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Rural populations suffer disproportionate risks from chronic disease burdens. For example, rural residency has been identified as a risk factor for children being overweight or obese and obesity is markedly higher among adults from rural versus urban areas of the United States.
Contextual characteristics in rural populations (e.g. food, physical activity and social environments) likely play an important role in shaping this elevated risk; however, little research has examined these environmental factors in rural population. Much of the research evidence from urban areas does not translate directly to rural areas.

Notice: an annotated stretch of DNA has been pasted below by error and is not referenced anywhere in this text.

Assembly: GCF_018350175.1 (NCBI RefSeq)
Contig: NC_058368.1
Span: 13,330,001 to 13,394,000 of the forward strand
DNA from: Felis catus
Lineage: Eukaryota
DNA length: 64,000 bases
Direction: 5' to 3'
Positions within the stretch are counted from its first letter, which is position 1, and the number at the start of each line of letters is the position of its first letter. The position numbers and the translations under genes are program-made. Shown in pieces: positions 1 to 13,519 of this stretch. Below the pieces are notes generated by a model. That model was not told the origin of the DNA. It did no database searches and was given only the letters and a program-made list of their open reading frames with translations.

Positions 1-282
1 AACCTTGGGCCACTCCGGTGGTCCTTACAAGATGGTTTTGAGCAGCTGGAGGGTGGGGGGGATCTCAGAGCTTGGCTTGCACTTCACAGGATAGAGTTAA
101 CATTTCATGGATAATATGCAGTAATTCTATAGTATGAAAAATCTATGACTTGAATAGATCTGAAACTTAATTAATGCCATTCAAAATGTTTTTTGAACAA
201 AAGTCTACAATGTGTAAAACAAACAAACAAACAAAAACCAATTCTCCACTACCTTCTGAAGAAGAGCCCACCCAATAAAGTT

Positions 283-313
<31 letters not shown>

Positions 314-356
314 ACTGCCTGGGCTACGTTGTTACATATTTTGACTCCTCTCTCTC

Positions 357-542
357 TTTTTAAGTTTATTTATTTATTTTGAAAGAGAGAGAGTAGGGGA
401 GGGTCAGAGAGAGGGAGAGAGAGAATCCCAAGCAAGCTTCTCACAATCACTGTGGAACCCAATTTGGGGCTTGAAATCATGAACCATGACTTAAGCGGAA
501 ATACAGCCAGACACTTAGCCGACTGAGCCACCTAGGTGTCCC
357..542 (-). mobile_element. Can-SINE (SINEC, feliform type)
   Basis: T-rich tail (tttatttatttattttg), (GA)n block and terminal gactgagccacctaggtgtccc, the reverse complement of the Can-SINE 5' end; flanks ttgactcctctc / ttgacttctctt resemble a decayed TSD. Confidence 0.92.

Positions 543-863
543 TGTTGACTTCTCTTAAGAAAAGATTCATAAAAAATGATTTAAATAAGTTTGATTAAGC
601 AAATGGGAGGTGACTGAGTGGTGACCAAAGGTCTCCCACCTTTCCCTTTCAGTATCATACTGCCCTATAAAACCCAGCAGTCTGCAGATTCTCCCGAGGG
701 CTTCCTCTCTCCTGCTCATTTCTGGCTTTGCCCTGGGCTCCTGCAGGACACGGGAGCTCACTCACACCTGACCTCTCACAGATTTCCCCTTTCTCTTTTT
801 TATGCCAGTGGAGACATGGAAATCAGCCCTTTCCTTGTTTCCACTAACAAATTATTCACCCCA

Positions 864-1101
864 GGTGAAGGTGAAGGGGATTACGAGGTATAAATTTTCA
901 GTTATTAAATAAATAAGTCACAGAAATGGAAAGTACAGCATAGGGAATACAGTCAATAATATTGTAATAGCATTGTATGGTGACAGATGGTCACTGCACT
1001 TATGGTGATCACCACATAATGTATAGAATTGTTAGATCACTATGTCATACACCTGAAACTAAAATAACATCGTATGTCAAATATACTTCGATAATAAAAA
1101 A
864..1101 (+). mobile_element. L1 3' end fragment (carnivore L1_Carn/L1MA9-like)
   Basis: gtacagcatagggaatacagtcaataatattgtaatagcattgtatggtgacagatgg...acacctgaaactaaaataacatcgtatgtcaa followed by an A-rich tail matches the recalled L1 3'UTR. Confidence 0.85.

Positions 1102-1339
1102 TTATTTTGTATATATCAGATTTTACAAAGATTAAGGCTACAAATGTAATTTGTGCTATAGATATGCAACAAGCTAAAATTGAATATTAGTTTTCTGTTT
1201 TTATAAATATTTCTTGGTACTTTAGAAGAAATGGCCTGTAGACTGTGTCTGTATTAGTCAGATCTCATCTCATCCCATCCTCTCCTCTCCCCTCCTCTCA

We are working with the GROW Health Kids & Communities project to examine how participatory data collection methods can be used to map the resource environment in rural communities, promote community change, and be integrated within traditional epidemiological research.